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Scosche cellCONTROL makes your car safer by disabling distracting phone activities


cellcontrol Scosche cellCONTROL makes your car safer by disabling distracting phone activities

There’s no question that a good proportion of road accidents nowadays are caused because the driver is distracted by their mobile phone. Both texting and/or making a phone call with one hand can really take your attention away from the road, and in fact according to a BBC report in 2002, researchers found that talking on a mobile phone can actually be more dangerous than drink-driving.

These kinds of statistics mean that a product like the Scosche cellCONTROL box, while sounding pretty draconian, could save lives if it stopped youngsters and new drivers from the temptations of talking or texting while driving. The product works by plugging into the OBD-II interface on all modern cars (usually under the steering wheel area) and once installed it uses a Bluetooth connection to disable texting, calls, email and other phone distractions while the car is moving.

cellcontrol2 thumb Scosche cellCONTROL makes your car safer by disabling distracting phone activities

If the system detects a hands-free unit it switches off and allows normal phone functions, and the music library on your phone remains active in all circumstances, so you can still listen to your favourite sounds. Priced at $129.95 and the system is compatible with over 1200 handsets and Android, Blackberry and Windows Mobile operating systems.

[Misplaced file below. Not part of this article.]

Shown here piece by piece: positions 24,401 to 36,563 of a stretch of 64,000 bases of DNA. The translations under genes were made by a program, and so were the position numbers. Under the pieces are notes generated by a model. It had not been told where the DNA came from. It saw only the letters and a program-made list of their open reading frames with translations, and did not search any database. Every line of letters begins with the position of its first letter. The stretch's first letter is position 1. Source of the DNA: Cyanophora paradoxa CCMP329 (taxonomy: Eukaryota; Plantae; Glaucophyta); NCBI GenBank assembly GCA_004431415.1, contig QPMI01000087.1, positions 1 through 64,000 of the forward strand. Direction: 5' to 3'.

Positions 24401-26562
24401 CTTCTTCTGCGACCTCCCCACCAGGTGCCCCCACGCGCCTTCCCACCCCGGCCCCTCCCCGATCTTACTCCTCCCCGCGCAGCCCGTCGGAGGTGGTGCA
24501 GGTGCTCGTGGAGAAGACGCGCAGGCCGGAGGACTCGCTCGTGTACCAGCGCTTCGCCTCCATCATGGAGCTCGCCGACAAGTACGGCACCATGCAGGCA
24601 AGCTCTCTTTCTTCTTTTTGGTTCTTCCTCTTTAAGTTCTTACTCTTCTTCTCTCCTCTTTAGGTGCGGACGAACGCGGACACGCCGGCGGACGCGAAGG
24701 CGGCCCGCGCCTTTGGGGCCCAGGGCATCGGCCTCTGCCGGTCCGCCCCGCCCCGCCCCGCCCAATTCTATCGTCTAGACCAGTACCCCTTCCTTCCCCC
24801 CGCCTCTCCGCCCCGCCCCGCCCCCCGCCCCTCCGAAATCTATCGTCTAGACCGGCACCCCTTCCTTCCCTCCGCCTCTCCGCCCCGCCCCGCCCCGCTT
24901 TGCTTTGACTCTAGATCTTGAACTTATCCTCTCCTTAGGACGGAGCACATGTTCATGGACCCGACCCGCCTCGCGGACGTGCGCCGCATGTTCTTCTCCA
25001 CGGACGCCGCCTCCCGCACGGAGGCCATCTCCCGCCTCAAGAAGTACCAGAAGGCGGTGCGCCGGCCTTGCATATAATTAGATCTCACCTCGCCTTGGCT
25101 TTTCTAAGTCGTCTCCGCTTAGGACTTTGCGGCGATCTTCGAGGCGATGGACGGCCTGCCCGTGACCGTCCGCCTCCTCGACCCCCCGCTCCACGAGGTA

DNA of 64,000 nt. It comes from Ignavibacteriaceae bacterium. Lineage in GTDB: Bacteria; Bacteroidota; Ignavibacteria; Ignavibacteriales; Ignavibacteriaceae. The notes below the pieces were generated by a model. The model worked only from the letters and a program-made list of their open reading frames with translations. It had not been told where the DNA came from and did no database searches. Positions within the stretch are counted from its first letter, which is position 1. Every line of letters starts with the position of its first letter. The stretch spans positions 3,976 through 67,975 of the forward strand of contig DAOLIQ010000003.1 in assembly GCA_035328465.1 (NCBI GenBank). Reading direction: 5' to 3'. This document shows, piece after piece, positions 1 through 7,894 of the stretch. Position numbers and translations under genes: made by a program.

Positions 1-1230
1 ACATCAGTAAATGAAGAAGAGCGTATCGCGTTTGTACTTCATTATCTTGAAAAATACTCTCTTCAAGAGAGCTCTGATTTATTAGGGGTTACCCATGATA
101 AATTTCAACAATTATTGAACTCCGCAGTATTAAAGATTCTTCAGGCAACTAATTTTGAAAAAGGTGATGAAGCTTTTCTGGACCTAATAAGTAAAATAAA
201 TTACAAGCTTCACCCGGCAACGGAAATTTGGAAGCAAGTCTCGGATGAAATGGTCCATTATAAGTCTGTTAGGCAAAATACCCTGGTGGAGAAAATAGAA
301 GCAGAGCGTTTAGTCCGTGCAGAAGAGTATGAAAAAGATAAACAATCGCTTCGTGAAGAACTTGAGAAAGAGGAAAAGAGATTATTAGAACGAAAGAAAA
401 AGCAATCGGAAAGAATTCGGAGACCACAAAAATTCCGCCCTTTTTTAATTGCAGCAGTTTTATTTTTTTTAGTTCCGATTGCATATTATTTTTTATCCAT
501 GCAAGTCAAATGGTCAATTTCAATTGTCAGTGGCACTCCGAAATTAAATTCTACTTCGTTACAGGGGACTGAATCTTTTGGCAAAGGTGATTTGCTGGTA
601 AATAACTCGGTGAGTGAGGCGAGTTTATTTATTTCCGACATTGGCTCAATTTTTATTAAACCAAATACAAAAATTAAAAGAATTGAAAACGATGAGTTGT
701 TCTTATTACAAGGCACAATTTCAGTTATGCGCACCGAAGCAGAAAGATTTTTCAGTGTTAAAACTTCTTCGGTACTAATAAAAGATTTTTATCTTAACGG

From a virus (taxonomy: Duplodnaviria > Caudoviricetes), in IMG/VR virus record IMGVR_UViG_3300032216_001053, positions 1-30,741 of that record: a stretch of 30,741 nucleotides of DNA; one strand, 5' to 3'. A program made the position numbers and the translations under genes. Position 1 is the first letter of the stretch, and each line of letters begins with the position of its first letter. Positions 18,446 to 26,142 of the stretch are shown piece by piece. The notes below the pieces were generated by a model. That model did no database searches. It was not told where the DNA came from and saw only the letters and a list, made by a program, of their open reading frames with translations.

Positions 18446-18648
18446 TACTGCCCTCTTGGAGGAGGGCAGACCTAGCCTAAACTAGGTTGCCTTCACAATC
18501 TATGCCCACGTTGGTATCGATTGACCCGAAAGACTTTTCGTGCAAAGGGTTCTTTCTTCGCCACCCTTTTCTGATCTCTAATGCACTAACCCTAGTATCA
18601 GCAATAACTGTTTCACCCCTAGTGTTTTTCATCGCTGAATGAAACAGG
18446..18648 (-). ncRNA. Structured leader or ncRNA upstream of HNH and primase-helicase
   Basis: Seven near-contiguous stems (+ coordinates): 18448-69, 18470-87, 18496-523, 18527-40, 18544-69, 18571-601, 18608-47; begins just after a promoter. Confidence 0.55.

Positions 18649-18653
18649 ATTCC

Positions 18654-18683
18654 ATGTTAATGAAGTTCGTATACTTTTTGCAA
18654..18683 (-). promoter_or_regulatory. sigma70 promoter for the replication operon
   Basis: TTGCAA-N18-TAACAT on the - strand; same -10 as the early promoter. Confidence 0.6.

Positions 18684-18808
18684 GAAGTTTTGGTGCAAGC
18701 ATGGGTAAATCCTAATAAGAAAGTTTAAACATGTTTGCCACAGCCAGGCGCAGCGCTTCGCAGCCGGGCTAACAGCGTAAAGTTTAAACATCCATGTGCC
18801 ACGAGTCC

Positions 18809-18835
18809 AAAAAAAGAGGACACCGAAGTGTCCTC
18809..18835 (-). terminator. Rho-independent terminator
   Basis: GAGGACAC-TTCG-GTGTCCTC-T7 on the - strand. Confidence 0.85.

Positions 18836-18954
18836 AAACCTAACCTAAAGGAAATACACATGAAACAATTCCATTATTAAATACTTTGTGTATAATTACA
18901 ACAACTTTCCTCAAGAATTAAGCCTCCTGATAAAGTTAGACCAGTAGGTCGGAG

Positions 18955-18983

Scosche cellCONTROL makes your car safer by disabling distracting phone activities

Nigel is the managing editor of the Red Ferret, as well as a freelance columnist for the Sunday Times newspaper in London. Loves tech and fancies himself as a bit of a futurist, but then don’t we all?

Nigel – who has written posts on The Red Ferret Journal.



  • John F. Bramfeld

    I am continually amazed at peope who equate driving while talking into a phone with driving while texting. The activities are not remotely similar.

    And there IS a question whether or not driving while talking next to a piece of plastic causes a "good proportion" of traffic accidents. If that were true, I suspect the downward trend in injuries per mile in the U.S. would not have continued, as it has, despite the dramatic upswing in cell phone use.

  • http://www.redferret.net Nigel Powell

    John, I don't think the activity is the issue, I think it is the level of distraction. If you read the Royal Society report I link to, you'll see that there are differences in distraction levels between a whole set of different activities in the car, including re-tuning the radio and other stuff.

    The problem lies in the fact that response times are *significantly* slower when the driver is distracted, and I know from personal experience that if I'm driving and engaged on a particularly emotive call for whatever reason, my judgement is impaired vs having my full attention on the road.

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